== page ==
What is "p"?

a really really stupid question:

p “hello”
“hello”
=> nil

is p a method of object?

self.class
=> Object

self.methods
=>
[“inspect”, “popws”, “quit”, “irb_fg”, “clone”, “method”,
“public_methods”, “public”, “irb_cwws”, “instance_variable_defined?”,
“irb_help”, “irb_change_binding”, “equal?”, “freeze”, “pushb”,
“pretty_print_instance_variables”, “conf”, “irb_print_working_binding”,
“workspaces”, “methods”, “respond_to?”, “irb_pop_binding”, “irb_chws”,
“irb_pushws”, “dup”, “pretty_inspect”, “irb_pwws”, “irb”, “irb_require”,
“instance_variables”, “irb_cb”, “kill”, “id”, “irb_context”,
“irb_pop_workspace”, “eql?”, “object_id”, “irb_cwb”, “irb_jobs”,
“irb_bindings”, “id”, “irb_current_working_workspace”, “irb_popb”,
“singleton_methods”, “send”, “irb_cws”, “fg”, “taint”, “pushws”,
“frozen?”, “instance_variable_get”, “private”, “cwws”, “send”, “cb”,
“help”, “instance_of?”, “to_a”, “irb_pwb”, “type”, “bindings”,
“protected_methods”, “instance_eval”, “popb”, “==”, “display”,
“irb_kill”, “chws”, “===”, “install_alias_method”, “irb_push_binding”,
“instance_variable_set”, “pwws”, “irb_source”, “kind_of?”, “extend”,
“irb_workspaces”, “pretty_print_cycle”, “irb_quit”, “irb_popws”,
“pretty_print_inspect”, “to_s”, “irb_change_workspace”, “irb_exit”,
“jobs”, “hash”, “irb_push_workspace”, “class”, “include”,
“irb_print_working_workspace”, “irb_load”, “tainted?”, “=~”,
“private_methods”, “cws”, “source”, “nil?”, “irb_pushb”, “untaint”,
“exit”, “irb_current_working_binding”, “context”, “pretty_print”,
“is_a?”]

no. looks like it’s not. so where does it come from? is it a ruby
method?

matu wrote:

no. looks like it’s not. so where does it come from? is it a ruby method?

oh. i found out: it comes from Kernel. put this raises another question:
are
all methods of Kernel available in Object? is Kernel always mixed in or
something like that?

Hi –

On Fri, 25 Jul 2008, matu wrote:

matu wrote:

no. looks like it’s not. so where does it come from? is it a ruby method?

oh. i found out: it comes from Kernel. put this raises another question: are
all methods of Kernel available in Object? is Kernel always mixed in or
something like that?

Yes.

David

2008/7/24 matu [email protected]:

oh. i found out: it comes from Kernel. put this raises another question: are
all methods of Kernel available in Object? is Kernel always mixed in or
something like that?

That’s correct. The Kernel module is mixed into Object (and hence is
available in every object as every object is a descendant of Object).

Farrel

On Jul 24, 2008, at 2:39 PM, matu wrote:

def ola

ola
“ola”
=> nil

Object.methods.include? ‘p’
=> false

WTF? Why does Object.methods not include p? Kernel is mixed in like
my Hi
module, right? So why does Object.methods include ola, but not p?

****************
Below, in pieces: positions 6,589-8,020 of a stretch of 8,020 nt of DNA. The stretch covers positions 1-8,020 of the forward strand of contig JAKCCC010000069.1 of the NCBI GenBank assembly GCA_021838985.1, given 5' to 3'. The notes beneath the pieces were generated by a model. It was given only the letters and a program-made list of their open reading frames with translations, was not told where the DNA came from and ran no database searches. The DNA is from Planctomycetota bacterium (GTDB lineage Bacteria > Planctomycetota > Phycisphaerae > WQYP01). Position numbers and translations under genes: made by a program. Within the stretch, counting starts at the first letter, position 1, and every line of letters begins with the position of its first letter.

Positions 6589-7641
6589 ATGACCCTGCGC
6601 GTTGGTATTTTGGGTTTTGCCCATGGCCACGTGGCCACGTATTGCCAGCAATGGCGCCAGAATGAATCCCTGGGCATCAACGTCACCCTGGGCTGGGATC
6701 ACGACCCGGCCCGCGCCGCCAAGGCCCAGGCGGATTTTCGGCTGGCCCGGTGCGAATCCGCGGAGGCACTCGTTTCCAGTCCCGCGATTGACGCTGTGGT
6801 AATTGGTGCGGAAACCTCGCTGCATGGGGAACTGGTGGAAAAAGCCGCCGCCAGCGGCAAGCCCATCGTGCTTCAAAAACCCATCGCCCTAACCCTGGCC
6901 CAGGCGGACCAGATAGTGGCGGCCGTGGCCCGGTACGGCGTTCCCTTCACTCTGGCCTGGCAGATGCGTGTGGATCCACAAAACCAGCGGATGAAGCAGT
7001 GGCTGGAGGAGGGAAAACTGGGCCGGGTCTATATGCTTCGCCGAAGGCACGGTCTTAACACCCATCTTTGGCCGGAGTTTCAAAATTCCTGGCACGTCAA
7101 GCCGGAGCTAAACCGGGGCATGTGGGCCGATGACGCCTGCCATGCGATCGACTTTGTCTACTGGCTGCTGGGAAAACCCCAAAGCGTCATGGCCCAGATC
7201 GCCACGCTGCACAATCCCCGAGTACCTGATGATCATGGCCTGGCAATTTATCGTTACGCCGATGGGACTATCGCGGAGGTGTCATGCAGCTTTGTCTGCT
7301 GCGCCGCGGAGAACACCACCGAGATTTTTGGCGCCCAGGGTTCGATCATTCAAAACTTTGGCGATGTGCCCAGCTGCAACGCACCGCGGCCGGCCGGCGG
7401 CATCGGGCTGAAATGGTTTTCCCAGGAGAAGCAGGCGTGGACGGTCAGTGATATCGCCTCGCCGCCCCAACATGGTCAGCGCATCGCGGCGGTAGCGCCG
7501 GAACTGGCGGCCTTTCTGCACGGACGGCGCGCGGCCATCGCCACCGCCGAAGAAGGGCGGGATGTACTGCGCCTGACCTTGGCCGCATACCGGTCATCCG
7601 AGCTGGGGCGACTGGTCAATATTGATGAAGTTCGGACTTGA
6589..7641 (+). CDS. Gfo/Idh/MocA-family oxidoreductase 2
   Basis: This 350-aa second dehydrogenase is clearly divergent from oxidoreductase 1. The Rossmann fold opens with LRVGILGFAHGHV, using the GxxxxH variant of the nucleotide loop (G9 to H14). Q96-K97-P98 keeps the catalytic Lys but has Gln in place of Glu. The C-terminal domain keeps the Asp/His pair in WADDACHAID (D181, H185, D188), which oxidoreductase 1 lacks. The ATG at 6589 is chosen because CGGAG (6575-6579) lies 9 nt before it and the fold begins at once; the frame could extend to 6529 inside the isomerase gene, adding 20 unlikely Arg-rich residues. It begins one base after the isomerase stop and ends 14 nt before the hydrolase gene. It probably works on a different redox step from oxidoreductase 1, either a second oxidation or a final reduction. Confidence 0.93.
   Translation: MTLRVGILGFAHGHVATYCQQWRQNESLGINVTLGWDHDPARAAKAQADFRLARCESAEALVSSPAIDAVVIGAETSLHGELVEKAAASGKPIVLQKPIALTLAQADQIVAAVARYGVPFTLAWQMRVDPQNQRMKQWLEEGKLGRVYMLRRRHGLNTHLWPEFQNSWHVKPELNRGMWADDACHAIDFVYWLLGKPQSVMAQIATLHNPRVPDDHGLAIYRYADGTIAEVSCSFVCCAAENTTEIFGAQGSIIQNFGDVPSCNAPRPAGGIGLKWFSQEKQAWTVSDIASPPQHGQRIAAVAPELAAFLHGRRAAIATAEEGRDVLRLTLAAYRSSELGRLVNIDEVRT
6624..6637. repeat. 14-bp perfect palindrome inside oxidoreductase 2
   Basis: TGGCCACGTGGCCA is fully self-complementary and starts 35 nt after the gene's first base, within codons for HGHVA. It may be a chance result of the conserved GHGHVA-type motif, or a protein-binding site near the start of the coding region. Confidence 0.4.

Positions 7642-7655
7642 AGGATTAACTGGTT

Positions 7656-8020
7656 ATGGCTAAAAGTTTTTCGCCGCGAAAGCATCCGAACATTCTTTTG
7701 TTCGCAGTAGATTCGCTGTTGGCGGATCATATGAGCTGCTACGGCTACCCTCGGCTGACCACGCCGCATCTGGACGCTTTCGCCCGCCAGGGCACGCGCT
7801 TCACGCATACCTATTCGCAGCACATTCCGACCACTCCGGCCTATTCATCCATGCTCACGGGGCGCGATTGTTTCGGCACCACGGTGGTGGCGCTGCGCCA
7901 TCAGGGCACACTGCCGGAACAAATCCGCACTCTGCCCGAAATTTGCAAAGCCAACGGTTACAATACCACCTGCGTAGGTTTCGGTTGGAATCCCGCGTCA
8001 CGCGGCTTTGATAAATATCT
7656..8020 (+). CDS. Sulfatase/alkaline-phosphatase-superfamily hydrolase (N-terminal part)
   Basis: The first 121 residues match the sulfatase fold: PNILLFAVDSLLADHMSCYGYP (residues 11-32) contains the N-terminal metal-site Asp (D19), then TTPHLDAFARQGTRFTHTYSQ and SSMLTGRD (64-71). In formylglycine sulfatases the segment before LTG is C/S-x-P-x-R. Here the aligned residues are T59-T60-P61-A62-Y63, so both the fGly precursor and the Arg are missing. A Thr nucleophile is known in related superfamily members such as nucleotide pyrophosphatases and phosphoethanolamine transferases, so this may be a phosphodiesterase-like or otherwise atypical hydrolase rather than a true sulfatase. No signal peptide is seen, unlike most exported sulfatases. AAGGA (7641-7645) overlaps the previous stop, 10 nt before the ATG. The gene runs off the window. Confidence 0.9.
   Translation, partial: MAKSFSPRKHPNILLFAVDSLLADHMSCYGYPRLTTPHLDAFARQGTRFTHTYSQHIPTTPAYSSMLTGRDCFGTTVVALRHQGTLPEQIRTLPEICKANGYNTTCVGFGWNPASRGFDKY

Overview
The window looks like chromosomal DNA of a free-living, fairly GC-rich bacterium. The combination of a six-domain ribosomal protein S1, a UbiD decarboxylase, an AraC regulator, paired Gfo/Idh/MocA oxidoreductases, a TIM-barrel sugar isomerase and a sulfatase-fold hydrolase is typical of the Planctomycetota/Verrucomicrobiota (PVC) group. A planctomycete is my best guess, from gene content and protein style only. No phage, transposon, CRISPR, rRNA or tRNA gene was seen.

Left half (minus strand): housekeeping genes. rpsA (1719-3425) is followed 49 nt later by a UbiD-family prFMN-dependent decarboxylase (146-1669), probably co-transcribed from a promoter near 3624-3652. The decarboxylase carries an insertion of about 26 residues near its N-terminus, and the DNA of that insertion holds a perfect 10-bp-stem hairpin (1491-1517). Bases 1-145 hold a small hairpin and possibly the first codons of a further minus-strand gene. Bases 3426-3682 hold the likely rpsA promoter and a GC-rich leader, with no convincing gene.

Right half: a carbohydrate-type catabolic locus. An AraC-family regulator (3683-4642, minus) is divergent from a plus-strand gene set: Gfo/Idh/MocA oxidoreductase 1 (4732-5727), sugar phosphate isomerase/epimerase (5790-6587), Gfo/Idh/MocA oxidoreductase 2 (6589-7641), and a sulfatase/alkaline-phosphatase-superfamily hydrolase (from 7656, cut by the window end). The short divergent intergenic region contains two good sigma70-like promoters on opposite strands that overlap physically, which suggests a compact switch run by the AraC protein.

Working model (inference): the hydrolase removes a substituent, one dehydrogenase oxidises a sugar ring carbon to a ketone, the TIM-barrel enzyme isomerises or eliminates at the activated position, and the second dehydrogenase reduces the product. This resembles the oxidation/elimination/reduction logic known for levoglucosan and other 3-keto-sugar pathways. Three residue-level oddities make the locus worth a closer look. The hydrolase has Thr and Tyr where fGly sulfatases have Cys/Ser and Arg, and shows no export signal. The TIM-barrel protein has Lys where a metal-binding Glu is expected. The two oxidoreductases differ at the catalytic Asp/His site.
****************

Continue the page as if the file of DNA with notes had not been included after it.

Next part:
It does. You just need to know that it’s a private method:

Object.private_methods.include? “p”
=> true

James Edward G. II

Farrel L. wrote:

That’s correct. The Kernel module is mixed into Object (and hence is
available in every object as every object is a descendant of Object).

Ok. Thank you both. But…

hi.rb:
module Hi
def ola
p ‘ola’
end
end

require ‘hi’
=> true

include Hi
=> Object

Object.methods.include? ‘ola’
=> true

ola
“ola”
=> nil

Object.methods.include? ‘p’
=> false

WTF? Why does Object.methods not include p? Kernel is mixed in like my
Hi
module, right? So why does Object.methods include ola, but not p?

On Jul 24, 2008, at 2:54 PM, matu wrote:

James G. wrote:

It does. You just need to know that it’s a private method:

Object.private_methods.include? “p”
=> true

Doh! :slight_smile:
May I ask why?

To make sure you can’t do this:

some_rand_obj.p …

It’s private, so Ruby knows that is no good.

James Edward G. II

James G. wrote:

It does. Â You just need to know that it’s a private method:

Object.private_methods.include? “p”
=> true

Doh! :slight_smile:
May I ask why?

matu wrote:

Doh! :slight_smile:
May I ask why?

All right… I am starting to look like a 3y old why, why, why, why…:slight_smile:
But today I have some time, and I am playing around, and there is
something
else that surprises me a bit:

“”.class
=> String

‘’.class
=> String

They are both String classes, but as we all know, they behave
differently.
How?

James G. wrote:

To make sure you can’t do this:

some_rand_obj.p …

It’s private, so Ruby knows that is no good.

All right, that sounds like a really good reason :slight_smile:

James G. wrote:

What is different is how you can define them.  You can use “…” or ‘…’
to construct String objects with different rules about how the content
will be treated.

clear as mud :slight_smile: thanks!

On Jul 24, 2008, at 3:09 PM, matu wrote:

“”.class
=> String

‘’.class
=> String

They are both String classes, but as we all know, they behave
differently.
How?

They are both String objects and there is no difference between them.

What is different is how you can define them. You can use “…” or ‘…’
to construct String objects with different rules about how the content
will be treated.

James Edward G. II

matu wrote:

James G. wrote:

What is different is how you can define them. You can use “…” or ‘…’
to construct String objects with different rules about how the content
will be treated.

clear as mud :slight_smile: thanks!

like so…

irb(main):001:0> h=‘huh?’
=> “huh?”
irb(main):002:0> p ‘#{h}’
“#{h}”
=> nil
irb(main):003:0> p “#{h}”
“huh?”
=> nil

On Jul 24, 1:15 pm, matu [email protected] wrote:

matu wrote:

no. looks like it’s not. so where does it come from? is it a ruby method?

oh. i found out: it comes from Kernel. put this raises another question: are
all methods of Kernel available in Object? is Kernel always mixed in or
something like that?

This forum is not affiliated to the Ruby language, Ruby on Rails framework, nor any Ruby applications discussed here.

| Privacy Policy | Terms of Service | Remote Ruby Jobs